Randy Rodriguez Santos


Killer of NYC Chinatown’s Beloved ‘Uncle Kwok’ Was Bailed Out Twice by Nonprofits

    A man accused of killing four other homeless men in New York City’s Chinatown earlier this month was released from jail by nonprofits twice, court documents reportedly show.

    Randy Rodriguez Santos, 24, was released on bail in August from a groping case in March, which allowed him to commit his horrific crime of beating his victims with a metal pole in their sleep on Oct. 5.

    The $1,000 bail in that case — where he allegedly grabbed a 19-year-old woman’s buttocks — was posted by the nonprofit Bronx Freedom Fund, which helps “indigent New Yorkers charged with low-level offenses avoid the devastating consequences of pretrial detention.”

    The organization receives 100% of its funding from unspecified “private donations and foundations,” having at least $1 million on hand as of July 30, 2018, according to its IRS filing.

    Charged with offenses such as forcible touching and third-degree sexual abuse, Santos was originally released without bail, but his non-appearance in court eventually resulted in the $1,000 bail.

    The Dominican Republic native, who now holds a permanent U.S. resident status, reportedly spent three weeks in jail before Bronx Freedom bailed him out on Aug. 12.

    That was not the first time a nonprofit bailed Santos out of jail, however.

    On April 25, 2018, the 24-year-old appeared at the Manhattan Criminal Court for a hearing on an assault case in which he allegedly punched another man in the face.

    For some reason, Santos started to “whistle loudly” during the hearing, prompting officers to take him out of the courtroom.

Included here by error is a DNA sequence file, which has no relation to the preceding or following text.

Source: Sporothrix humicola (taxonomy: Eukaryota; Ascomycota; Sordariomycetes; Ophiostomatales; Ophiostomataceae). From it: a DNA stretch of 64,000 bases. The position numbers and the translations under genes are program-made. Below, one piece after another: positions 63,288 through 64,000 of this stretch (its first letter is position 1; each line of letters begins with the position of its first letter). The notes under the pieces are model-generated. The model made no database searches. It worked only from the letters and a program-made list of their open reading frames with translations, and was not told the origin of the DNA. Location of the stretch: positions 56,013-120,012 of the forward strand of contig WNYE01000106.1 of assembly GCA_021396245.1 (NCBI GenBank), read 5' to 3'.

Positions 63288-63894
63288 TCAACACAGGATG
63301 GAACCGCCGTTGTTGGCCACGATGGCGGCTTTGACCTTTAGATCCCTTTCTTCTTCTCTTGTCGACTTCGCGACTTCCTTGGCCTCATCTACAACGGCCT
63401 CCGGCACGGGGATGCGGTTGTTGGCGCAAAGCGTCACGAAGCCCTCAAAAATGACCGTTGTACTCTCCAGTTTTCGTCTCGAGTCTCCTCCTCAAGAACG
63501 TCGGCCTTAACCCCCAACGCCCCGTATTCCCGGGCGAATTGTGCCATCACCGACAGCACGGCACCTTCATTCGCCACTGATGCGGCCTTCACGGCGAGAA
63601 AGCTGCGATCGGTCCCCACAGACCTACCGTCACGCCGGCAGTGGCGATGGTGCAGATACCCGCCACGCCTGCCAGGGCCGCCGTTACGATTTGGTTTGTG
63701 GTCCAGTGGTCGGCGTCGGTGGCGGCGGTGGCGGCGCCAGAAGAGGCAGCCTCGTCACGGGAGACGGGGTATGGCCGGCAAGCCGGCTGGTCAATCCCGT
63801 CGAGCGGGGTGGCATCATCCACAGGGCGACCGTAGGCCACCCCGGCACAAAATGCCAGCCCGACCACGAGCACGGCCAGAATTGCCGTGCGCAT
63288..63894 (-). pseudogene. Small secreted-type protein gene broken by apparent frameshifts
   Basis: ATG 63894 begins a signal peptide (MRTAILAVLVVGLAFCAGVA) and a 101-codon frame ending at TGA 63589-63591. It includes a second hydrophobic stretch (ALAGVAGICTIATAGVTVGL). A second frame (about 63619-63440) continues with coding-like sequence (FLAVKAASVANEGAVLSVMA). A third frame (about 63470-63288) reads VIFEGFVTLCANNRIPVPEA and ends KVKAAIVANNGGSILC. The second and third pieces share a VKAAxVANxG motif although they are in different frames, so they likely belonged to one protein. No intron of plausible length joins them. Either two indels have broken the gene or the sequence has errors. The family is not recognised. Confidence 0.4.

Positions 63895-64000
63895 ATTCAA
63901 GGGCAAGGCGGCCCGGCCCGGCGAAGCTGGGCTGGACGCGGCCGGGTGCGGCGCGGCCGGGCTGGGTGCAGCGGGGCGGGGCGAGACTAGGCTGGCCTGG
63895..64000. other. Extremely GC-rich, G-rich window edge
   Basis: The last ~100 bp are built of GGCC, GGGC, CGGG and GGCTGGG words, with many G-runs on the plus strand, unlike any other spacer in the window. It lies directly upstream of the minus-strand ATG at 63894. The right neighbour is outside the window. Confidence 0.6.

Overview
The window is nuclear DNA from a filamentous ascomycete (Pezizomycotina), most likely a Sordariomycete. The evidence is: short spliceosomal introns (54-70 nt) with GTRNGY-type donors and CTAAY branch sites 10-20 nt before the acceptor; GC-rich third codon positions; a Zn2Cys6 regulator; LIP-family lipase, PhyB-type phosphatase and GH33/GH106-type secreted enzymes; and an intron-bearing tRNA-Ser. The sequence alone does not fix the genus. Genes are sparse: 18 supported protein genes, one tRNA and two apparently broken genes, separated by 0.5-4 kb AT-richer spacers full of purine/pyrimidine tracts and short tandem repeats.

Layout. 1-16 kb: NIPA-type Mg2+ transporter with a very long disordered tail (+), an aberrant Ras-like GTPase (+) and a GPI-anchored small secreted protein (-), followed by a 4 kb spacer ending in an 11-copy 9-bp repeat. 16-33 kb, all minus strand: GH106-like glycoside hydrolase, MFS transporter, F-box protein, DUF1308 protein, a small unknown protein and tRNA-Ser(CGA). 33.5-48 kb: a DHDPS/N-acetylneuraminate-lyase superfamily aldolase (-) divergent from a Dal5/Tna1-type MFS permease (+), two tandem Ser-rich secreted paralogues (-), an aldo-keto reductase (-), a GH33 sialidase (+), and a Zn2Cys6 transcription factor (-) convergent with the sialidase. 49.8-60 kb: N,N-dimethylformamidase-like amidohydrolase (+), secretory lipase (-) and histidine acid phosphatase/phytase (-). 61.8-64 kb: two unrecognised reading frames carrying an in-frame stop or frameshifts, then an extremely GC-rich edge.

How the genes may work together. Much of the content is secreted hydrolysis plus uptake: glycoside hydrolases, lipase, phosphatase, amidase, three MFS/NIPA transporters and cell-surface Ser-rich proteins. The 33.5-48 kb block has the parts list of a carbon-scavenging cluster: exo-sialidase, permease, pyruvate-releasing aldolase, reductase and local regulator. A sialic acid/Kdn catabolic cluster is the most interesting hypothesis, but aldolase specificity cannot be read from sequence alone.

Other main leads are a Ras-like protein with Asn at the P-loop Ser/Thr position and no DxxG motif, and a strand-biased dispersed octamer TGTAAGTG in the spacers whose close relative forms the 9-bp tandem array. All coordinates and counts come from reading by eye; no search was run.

After shoving an officer and refusing to obey orders, he was detained and booked on obstruction and resisting arrest charges, while a judge set his bail at $500.

    The following day, a student from New York University Law School’s Washington Square Legal Services Fund bailed him out, the New York Post noted.

    According to its website, the student-run nonprofit aims to end cash bail, but until then, it would “subvert the cash bail system by bailing out as many people as possible.”

    Five days after the bail-out, Santos failed to show up for another hearing in his original assault case, prompting a bench warrant.

    However, the judge dropped both his assault and obstruction cases on Nov. 28, 2018 after prosecutors failed to answer for trial.

    Under New York law, a case is automatically dismissed if it does not proceed to trial within a specific number of days.

    As a result, Santos ended up roaming the streets again, eventually picking up three new cases, including his alleged groping on March 8.

    Santos, who confessed to the deadly Chinatown rampage, was charged with four counts of second-degree murder, one count of first-degree murder, and one count of attempted murder, The New York Post reported.

    A fifth victim managed to survive his attack but sustained critical injuries.

    Santos returns to court on Oct. 28.

    Featured Image via YouTube / China Daily Global (Left), Facebook / Randy Rodriguez Santos (Right)

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